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The U.S. Air Force Has Very Few B-1 Bombers Ready For Combat

June 5, 2019 Topic: Security Blog Brand: The Buzz Tags: B-1BB-1 BomberMilitaryTechnologyWorld

The U.S. Air Force Has Very Few B-1 Bombers Ready For Combat

Mechanical problems earlier in 2019 forced the flying branch to ground the entire B-1 fleet for nearly a month. Now lawmakers on the House Armed Services seapower and projection forces subcommittee want the Air Force to come up with a plan.

Only a few of the U.S. Air Force’s 62 B-1B Lancer heavy bombers are ready for combat. This at a time when the Air Force is trying to deploy more, not less, long-range firepower.

The Air Force bought 100 B-1Bs from Rockwell, now Boeing, back in the 1980s. In the 1990s the type flew nuclear-deterrence missions. The Air Force later removed the nuclear compatibility and upgraded the bombers for conventional missions while also retiring a third of the fleet.

The swing-wing, supersonic B-1Bs for years were the Air Force’s main platform for long-range close-air-support missions over Iraq and Afghanistan, where the bombers quickly burned through much of their structural lives and incurred a deep maintenance bill. 

Mechanical problems earlier in 2019 forced the flying branch to ground the entire B-1 fleet for nearly a month. Now lawmakers on the House Armed Services seapower and projection forces subcommittee want the Air Force to come up with a plan.

“The situation has gotten so bad, according to the subcommittee, that the number of B-1 aircraft that are fully mission-capable is now only in the single digits,” Air Force Times reported. “What’s more, B-1 aircrew are being rerouted from flying the bomber to other aircraft, because there aren’t enough Lancers for their necessary training.”

“The committee is concerned B-1 readiness does not have the priority and resources to improve B-1 mission-capable rates,” lawmakers wrote in their version of the 2020 defense policy bill.

“The proposed authorization bill would require the Air Force to brief the House Armed Services Committee by March 1, 2020, on its plan to improve B-1 readiness,” Air Force Times reported.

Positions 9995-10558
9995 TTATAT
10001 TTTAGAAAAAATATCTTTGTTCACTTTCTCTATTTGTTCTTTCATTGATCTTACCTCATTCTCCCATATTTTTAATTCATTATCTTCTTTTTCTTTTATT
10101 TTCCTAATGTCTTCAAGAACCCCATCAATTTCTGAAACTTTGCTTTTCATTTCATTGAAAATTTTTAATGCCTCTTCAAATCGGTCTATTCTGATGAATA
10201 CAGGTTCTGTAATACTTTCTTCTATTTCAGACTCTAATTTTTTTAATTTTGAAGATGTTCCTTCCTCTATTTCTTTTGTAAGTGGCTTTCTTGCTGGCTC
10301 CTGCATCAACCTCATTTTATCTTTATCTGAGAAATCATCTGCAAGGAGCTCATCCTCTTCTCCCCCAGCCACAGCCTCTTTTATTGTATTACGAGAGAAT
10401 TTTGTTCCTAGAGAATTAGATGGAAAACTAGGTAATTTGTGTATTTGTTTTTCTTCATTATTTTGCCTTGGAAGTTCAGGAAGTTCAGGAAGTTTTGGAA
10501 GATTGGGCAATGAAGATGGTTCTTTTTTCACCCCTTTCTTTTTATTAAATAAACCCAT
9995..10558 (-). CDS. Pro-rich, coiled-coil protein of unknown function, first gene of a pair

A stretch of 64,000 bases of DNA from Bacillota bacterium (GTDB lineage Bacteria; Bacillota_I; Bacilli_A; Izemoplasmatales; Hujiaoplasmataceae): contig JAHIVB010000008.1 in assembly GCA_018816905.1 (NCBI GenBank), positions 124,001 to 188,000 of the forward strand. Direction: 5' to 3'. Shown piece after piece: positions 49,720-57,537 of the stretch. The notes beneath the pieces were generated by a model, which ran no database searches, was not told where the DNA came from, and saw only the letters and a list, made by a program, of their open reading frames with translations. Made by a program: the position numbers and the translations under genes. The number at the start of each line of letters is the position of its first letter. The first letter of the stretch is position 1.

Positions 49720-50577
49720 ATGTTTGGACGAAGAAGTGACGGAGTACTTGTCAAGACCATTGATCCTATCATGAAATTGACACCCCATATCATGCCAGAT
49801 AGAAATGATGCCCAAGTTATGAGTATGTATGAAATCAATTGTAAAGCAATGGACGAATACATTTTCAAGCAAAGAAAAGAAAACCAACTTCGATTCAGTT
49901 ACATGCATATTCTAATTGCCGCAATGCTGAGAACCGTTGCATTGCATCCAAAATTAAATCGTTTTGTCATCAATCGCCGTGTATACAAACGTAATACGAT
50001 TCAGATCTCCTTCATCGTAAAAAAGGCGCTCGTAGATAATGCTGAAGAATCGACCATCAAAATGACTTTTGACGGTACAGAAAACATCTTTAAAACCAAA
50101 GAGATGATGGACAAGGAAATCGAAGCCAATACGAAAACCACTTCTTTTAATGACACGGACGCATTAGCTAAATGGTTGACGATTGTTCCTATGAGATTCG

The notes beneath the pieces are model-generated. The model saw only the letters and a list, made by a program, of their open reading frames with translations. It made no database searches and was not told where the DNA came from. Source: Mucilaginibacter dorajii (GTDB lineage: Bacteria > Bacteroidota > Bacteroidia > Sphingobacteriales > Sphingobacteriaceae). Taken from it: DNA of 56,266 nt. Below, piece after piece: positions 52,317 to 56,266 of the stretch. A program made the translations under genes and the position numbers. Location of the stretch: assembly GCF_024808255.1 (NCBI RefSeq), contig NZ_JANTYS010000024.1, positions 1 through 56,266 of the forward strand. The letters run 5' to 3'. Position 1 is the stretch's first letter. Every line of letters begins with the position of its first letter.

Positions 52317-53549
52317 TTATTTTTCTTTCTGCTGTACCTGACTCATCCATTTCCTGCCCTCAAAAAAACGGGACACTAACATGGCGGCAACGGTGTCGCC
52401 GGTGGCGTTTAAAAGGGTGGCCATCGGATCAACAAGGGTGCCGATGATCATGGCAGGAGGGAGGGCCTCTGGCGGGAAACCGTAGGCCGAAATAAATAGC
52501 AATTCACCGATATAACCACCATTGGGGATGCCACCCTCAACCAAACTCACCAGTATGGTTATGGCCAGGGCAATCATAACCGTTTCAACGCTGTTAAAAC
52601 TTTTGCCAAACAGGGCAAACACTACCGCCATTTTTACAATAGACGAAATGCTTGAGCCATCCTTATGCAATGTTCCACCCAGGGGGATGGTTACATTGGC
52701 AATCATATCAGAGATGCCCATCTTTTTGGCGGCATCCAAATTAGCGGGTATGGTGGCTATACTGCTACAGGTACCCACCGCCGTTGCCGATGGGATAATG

That plan should address: how the Air Force expects to fix the bomber’s structural issues; its plans to continue analyzing and testing structural deficiency data; repair timelines, and strategies to mitigate these problems in the future.

The subcommittee also wants the Air Force to produce a training plan for pilots and maintainers, and a recovery timeline to meet the B-1′s future deployment requirements. The subcommittee’s requirements must still be approved by the full House and Senate.

The B-1s are falling apart at precisely the same time the Air Force is trying to grow the bomber fleet.

The Air Force possesses 158 bombers in nine front-line squadrons. The fleet includes 20 B-2s, 62 B-1s and 76 B-52s.

When the Air Force reassessed its force structure, especially in light of China's own growing military capabilities, it concluded bombers and tankers represented "the biggest shortfall," Gen. Stephen Wilson, the service's vice chief of staff, told National Defense.

In September 2018 the Air Force announced it would ask Congress for the money to grow from 312 squadrons to 386 over the next decade. The additional 74 squadrons include five new bomber units.

In October 2015 the flying branch tapped Northrop Grumman to design and build at least 80 B-21 stealth bombers for around $500 million per bomber. Over the next three years, the number of B-21s the Air Force said it needed steadily grew.

By the time of the Air Force’s 2017 budget request, the requirement was for 100 B-21s. “We require a fleet size that will ensure sustained dominance well into this century and intend to procure a minimum of 100 B-21s,” the Air Force explained in a budget document.

The B-21s would replace B-2s and B-1s in the 2030s, the Air Force announced. The service said it would upgrade many of the B-52s in order to maintain an overall fleet of around 160 bombers.

Wilson's comments indicate the Air Force's changing thinking, if not the precise details of its bomber plan. To add five squadrons, the Air Force could buy 200 B-21s and retire all the older planes. Or it could acquire fewer B-21s while keeping the B-2s, B-1s and B-52s longer.

The flying branch has succeeded in maintaining the B-52 force despite crashes by periodically reactivating some of the roughly dozen of the eight-engine bombers that are in storage in Arizona.

The same might not be possible for the B-1 fleet. The B-52 is a simpler, tougher and more reliable aircraft than the B-1 is. Moreover, the flying branch already has cannibalized parts from many of the B-1s in storage, potentially rendering them unflyable.

Likewise, the Air Force has no options for expanding the B-2 fleet. Northrop Grumman built just 21 B-2s. One was destroyed in a crash. All 20 survivors are in front-line service.

With the B-1s fading fast and the Air Force hoping to grow the bomber fleet, the service is running out of options. It might be able to pull a few more B-52s out of storage. But realistically, it has no choice but to buy more B-21s.

David Axe serves as Defense Editor of the National Interest. He is the author of the graphic novels  War FixWar Is Boring and Machete Squad.